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Newborn vitamin D levels in relation to autism spectrum disorders and intellectual disability: A case-control study in california

Vitamin D deficiency has been increasing concurrently with prevalence of autism spectrum disorders (ASD), and emerging evidence suggests vitamin D is involved in brain development. Most prior studies of ASD examined vitamin D levels in children already diagnosed, but a few examined levels during perinatal development, the more likely susceptibility period. Therefore, we examined newborn vitamin D levels in a case-control study conducted among births in 2000-2003 in southern California. Children with ASD (N?=?563) or intellectual disability (ID) (N?=?190) were identified from the Department of Developmental Services and compared to population controls (N?=?436) identified from birth certificates. 25-hydroxyvitamin D (25(OH)D) was measured in archived newborn dried blood spots by a sensitive assay and corrected to sera equivalents. We categorized 25(OH) D levels as deficient (<50?nmol/L), insufficient (50-74?nmol/L), and sufficient (?75?nmol/L), and also examined continuous levels, using logistic regression. The adjusted odds ratios (AOR) and 95% confidence intervals for ASD were 0.96 (0.64-1.4) for 25(OH)D deficiency (14% of newborns) and 1.2 (0.86-1.6) for insufficiency (26% of newborns). The AORs for continuous 25(OH)D (per 25?nmol/L) were 1.0 (0.91-1.09) for ASD and 1.14 (1.0-1.30) for ID. Thus, in this relatively large study of measured newborn vitamin D levels, our results do not support the hypothesis of lower 25(OH)D being associated with higher risk of ASD (or ID), although we observed suggestion of interactions with sex and race/ethnicity. 25(OH)D levels were relatively high (median 84?nmol/L in controls), so results may differ in populations with higher prevalence of low vitamin D levels. Autism Res 2019, 12: 989-998. © 2019 International Society for Autism Research, Wiley Periodicals, Inc. LAY SUMMARY: We studied whether vitamin D levels measured at birth were related to whether a child later developed autism (or low IQ). Our results did not show that children with autism, or low IQ, overall had lower vitamin D levels at birth than children without autism. Vitamin D levels were fairly high, on average, in these children born in Southern California.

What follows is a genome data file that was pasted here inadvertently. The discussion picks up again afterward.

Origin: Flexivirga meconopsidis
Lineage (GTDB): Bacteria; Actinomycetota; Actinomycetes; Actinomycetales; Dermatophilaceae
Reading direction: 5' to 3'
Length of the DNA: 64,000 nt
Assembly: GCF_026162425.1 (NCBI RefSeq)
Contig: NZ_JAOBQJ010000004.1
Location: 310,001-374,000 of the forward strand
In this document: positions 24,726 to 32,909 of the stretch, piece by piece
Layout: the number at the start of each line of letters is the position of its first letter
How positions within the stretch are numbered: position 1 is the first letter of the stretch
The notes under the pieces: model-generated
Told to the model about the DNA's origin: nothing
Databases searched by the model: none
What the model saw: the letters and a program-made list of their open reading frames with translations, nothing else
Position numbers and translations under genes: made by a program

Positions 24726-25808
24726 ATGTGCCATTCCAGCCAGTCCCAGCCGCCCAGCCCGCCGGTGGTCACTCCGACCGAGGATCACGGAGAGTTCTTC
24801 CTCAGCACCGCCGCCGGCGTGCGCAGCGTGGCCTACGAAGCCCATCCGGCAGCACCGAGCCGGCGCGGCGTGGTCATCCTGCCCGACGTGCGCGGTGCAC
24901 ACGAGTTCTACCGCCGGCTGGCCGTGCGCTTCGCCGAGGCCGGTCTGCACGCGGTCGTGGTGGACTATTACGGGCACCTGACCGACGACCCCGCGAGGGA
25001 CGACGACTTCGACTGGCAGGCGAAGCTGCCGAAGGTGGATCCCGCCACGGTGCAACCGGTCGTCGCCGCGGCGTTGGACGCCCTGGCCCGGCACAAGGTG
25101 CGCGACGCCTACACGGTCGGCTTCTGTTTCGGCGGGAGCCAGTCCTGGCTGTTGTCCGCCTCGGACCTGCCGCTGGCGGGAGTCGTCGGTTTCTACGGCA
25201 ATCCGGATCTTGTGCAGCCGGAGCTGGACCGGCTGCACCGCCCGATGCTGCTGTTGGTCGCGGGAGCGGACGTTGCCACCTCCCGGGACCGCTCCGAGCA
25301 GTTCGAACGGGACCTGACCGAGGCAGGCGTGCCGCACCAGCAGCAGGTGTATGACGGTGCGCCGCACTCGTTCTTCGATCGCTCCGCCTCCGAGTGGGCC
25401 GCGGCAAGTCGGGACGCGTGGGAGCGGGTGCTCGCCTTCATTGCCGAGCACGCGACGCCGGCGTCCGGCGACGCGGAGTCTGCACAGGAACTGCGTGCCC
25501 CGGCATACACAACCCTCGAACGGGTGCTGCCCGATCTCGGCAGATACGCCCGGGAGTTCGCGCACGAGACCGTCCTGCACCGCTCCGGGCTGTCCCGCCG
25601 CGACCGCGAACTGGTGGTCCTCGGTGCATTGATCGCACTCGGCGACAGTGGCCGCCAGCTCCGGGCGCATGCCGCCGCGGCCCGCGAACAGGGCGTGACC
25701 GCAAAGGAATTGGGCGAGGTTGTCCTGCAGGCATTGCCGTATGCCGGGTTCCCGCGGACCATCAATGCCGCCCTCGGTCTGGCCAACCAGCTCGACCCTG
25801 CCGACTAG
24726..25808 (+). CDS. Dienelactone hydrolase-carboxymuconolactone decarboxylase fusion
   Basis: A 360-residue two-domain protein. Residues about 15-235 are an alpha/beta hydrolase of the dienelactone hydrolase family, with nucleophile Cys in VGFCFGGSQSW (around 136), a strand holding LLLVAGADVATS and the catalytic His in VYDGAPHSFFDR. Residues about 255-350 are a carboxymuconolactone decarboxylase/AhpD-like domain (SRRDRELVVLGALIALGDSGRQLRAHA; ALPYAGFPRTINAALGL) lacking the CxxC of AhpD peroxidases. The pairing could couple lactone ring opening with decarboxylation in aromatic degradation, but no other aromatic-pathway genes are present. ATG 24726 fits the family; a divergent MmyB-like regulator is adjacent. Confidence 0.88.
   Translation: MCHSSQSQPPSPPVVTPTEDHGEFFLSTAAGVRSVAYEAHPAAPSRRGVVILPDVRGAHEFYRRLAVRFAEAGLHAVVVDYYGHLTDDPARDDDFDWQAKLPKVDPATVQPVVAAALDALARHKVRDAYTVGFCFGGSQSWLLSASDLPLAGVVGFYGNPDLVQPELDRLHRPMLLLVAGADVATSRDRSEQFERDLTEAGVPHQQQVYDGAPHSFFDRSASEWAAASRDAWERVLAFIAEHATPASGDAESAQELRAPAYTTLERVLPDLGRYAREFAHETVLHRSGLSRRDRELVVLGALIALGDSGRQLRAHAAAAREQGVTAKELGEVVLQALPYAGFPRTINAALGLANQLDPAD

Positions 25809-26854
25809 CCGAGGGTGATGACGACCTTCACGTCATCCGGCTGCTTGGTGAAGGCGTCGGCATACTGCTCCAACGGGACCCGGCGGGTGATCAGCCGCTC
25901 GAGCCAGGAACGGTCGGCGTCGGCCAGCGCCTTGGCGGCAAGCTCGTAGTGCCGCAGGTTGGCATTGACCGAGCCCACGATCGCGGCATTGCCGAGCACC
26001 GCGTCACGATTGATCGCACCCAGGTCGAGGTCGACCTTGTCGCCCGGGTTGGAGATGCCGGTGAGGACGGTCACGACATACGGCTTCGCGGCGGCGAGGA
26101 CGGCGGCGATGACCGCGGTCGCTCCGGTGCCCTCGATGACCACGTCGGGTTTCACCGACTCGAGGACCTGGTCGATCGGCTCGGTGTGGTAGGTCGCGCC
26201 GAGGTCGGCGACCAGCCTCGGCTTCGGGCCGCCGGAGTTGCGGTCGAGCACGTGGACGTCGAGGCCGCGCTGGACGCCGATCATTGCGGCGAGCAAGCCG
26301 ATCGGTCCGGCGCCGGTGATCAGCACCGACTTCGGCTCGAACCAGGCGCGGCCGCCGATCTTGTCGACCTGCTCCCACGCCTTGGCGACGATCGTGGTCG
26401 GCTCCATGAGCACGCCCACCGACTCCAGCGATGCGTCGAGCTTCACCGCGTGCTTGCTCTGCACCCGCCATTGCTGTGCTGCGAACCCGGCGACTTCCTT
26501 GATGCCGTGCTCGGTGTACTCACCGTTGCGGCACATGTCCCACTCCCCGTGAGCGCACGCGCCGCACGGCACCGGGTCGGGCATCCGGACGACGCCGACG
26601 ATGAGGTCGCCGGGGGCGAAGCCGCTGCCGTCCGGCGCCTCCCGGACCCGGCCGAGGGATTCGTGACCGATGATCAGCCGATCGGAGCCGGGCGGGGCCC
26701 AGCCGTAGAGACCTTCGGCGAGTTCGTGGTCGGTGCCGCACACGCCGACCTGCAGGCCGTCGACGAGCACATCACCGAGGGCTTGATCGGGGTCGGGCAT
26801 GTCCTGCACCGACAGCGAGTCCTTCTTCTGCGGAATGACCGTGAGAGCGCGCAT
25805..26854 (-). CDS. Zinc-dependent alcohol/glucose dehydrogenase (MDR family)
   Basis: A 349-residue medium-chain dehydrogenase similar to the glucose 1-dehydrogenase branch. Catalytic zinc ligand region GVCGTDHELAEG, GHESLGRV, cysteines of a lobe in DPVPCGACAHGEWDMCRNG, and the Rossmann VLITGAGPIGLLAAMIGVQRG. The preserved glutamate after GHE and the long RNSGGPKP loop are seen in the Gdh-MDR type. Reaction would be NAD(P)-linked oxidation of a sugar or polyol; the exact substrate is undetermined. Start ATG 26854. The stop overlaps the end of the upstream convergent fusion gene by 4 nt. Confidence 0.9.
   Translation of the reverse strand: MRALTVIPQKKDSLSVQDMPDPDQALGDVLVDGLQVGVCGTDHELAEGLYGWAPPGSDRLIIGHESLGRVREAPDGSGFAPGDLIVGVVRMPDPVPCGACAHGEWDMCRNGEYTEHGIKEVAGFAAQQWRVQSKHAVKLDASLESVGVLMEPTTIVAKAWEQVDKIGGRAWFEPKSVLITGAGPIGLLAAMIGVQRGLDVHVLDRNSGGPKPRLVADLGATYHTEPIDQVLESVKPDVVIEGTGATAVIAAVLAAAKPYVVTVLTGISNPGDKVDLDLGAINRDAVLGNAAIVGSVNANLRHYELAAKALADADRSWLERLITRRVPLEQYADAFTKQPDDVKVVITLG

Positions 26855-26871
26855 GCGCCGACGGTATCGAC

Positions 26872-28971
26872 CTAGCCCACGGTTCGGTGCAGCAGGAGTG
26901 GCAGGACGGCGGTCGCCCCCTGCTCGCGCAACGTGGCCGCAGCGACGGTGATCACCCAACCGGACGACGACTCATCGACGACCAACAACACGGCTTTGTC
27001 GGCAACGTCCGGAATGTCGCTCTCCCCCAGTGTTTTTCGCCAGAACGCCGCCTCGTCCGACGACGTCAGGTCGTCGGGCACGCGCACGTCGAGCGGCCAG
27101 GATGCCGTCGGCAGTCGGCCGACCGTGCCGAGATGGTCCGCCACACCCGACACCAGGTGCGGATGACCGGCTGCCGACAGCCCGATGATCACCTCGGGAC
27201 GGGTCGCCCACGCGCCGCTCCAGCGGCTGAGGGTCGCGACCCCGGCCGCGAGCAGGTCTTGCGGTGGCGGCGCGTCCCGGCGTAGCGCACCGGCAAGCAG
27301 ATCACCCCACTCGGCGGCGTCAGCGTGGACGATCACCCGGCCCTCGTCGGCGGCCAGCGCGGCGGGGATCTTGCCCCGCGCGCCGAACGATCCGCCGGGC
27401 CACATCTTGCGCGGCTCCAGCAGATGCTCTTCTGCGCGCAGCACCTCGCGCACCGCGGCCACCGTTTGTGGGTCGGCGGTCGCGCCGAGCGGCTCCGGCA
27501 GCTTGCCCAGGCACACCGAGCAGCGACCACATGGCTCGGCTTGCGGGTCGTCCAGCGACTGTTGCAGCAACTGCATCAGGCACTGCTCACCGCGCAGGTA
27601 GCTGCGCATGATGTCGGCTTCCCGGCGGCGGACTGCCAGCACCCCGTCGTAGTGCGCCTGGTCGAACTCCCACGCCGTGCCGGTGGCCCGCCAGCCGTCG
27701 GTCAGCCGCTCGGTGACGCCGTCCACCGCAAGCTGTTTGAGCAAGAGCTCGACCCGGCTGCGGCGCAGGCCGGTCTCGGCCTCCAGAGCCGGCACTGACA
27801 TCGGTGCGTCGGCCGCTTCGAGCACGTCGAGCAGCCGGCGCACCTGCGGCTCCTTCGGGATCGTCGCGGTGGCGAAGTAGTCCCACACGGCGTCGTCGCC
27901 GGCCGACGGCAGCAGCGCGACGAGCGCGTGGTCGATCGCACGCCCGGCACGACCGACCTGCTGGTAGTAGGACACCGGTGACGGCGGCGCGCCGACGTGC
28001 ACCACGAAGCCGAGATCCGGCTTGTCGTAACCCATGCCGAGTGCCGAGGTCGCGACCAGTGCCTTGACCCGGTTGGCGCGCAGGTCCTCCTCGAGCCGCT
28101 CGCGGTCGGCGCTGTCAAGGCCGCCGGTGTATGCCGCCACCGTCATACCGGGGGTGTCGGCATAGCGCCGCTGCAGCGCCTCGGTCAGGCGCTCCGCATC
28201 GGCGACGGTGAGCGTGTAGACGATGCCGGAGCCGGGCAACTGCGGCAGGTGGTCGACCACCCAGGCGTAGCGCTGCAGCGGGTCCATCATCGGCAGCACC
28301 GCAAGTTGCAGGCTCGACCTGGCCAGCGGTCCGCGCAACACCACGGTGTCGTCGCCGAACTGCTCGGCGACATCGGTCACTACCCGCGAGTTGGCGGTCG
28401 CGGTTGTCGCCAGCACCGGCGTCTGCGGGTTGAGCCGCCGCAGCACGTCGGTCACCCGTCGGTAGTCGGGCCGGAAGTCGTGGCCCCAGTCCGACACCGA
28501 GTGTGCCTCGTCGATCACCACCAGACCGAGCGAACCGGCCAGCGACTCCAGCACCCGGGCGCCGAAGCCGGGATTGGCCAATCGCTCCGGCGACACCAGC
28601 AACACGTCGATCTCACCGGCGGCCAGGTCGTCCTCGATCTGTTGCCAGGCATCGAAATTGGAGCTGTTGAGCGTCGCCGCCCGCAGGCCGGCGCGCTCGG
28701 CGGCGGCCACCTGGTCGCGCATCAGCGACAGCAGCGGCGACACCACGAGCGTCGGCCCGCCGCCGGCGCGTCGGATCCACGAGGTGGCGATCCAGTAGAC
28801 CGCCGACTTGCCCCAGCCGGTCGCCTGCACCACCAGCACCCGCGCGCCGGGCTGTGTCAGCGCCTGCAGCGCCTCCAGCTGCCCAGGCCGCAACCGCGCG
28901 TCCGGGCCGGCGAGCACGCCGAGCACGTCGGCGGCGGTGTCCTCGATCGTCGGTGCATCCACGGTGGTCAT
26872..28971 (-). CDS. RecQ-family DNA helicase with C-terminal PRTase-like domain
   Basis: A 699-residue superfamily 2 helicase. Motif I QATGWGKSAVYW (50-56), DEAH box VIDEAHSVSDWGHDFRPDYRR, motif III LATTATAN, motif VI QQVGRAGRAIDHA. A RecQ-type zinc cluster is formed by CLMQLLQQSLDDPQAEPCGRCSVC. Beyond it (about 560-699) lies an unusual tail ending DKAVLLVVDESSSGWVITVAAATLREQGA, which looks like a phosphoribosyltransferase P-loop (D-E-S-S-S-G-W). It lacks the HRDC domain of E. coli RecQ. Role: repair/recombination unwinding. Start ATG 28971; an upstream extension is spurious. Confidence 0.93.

Authors: Windham GC; Pearl M; Anderson MC; Poon V; Eyles D; Jones KL; Lyall K; Kharrazi M; Croen LA

Autism Res. 2019 06;12(6):989-998. Epub 2019-03-18.

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